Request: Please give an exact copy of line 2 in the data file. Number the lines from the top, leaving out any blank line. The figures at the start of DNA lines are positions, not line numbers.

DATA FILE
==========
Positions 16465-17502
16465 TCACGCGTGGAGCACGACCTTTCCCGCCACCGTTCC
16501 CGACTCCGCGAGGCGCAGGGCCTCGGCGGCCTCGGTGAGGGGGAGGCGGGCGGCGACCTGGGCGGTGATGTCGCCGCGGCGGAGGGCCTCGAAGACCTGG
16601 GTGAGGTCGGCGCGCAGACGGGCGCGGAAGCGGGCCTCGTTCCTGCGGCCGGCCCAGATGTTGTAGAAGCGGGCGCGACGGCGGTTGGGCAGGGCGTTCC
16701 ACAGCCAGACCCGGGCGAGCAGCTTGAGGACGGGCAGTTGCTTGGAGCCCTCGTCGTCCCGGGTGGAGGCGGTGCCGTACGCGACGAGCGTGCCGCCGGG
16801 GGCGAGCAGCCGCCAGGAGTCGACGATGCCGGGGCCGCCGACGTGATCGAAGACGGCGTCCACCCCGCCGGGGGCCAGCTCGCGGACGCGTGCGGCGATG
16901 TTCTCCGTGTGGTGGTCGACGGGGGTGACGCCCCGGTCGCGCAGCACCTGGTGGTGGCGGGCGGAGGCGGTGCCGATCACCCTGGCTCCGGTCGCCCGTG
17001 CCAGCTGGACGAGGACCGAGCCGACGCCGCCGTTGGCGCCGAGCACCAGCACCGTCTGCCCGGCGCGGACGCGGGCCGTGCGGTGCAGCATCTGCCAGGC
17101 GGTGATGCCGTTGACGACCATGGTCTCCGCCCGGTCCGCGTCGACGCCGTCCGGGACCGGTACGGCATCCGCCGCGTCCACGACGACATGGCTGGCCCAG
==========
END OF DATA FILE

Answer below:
16465 TCACGCGTGGAGCACGACCTTTCCCGCCACCGTTCC